Similarly, when I was watching and photographing the eagle fledgling after she left the nest, I would start out each day with a goal of getting a certain type of picture. On a number of days, I was looking to get sequences of shots of the bird taking off from a roost and moving into flight. I needed to start by waiting for the young eagle to land on a spot that was in the open and in good light. Then, I tried to anticipate the direction toward which the young eagle would be moving when she did take off. Next, I picked the location from which I would be shooting based on a number of factors. First, I wanted a spot where the light would be hitting the bird nicely and from which I could get a good angle on the take off and flight. Then, I wanted to shoot from a distance far enough from the fledgling so that, when she spread her wings, I was going to be able to get the entire bird in the frame. I also made sure that the spot from which I chose to shoot gave me the best background available. Next, I would set up the camera while paying special attention to making sure that my shutter speeds were high enough to stop the action. After doing my preparation, I waited patiently and quietly. I knew that, if any action that I took or any movement that I made caused the bird to fly, it is not going to fly toward me, and I would not get the shots that I was looking to get. As always, I wanted the bird to do exactly what it would do if I were not there. Like when I was trying to get the shots of the chick being fed in the nest, I might have waited for 2-3 hours for the bird to take off and to give me the opportunity to get the shots that I had set out to get. While I was waiting, I resisted the temptation to get closer and to take some close-up shots because I knew that, if I did so and if the bird decided to take off while I was closer, I would have lost my chance to get the shots that I really wanted to get.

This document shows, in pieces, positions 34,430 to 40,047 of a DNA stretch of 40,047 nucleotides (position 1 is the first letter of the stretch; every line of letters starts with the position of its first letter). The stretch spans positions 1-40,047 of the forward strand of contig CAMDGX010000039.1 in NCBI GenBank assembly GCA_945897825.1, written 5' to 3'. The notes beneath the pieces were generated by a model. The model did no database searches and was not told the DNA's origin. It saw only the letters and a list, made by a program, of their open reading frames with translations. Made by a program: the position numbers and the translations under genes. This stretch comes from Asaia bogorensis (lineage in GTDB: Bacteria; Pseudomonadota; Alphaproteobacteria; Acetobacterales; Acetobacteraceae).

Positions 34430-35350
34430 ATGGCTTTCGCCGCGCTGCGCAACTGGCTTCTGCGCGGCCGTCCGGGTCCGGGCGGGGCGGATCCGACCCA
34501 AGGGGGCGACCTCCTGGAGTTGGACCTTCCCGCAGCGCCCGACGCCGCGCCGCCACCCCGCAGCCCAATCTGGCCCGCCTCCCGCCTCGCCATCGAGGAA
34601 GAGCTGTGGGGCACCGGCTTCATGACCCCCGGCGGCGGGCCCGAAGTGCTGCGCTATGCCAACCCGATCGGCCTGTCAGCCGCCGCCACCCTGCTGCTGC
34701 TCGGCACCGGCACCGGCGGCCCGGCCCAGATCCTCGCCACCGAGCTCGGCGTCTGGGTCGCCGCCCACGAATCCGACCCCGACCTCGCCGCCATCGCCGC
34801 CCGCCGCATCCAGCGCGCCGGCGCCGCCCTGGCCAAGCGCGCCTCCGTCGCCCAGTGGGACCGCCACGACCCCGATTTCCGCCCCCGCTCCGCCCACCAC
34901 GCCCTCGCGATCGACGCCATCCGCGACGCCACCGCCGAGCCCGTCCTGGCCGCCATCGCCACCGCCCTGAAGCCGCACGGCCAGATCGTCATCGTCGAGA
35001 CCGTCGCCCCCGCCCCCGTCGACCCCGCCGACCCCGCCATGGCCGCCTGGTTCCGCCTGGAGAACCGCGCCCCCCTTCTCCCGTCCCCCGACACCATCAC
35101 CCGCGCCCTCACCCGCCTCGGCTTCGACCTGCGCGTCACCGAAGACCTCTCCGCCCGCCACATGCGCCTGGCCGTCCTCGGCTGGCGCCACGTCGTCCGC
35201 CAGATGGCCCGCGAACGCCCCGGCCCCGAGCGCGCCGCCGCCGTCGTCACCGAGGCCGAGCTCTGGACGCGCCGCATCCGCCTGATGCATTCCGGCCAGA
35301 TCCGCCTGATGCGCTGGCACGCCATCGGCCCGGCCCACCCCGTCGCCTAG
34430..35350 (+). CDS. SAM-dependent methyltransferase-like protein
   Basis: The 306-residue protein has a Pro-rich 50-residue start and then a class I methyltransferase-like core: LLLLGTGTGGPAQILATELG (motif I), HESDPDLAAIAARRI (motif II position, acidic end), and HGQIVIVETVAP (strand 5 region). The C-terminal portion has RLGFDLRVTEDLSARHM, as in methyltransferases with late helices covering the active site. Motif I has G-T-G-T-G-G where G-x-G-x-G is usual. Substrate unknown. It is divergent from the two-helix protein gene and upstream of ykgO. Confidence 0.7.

Somewhere along the line, I came to realize that I would rather come home from a day of shooting with two or three or four shots that I really like than to come home with dozens of shots that are “okay” or even hundreds of shots, most of which are not worthy of even keeping. At some point, I realized that posting on internet presentation boards can motivate one to substitute quantity for quality. When I did post on such boards, I often posted 10 or 12 shots from a day of shooting. Perhaps, one or two of those shots had genuine quality. Another handful might have been okay, and some were worthy of no other place than the trash bin. Further, I realized that the nature of internet presentation boards is that the slew of “great shot” and “great series” comments encourages this substitution of quantity for quality. Now, by taking a more purposeful and thoughtful approach to my shooting, I think I’ve moved toward being able to come home on most days with those few shots that I really do like.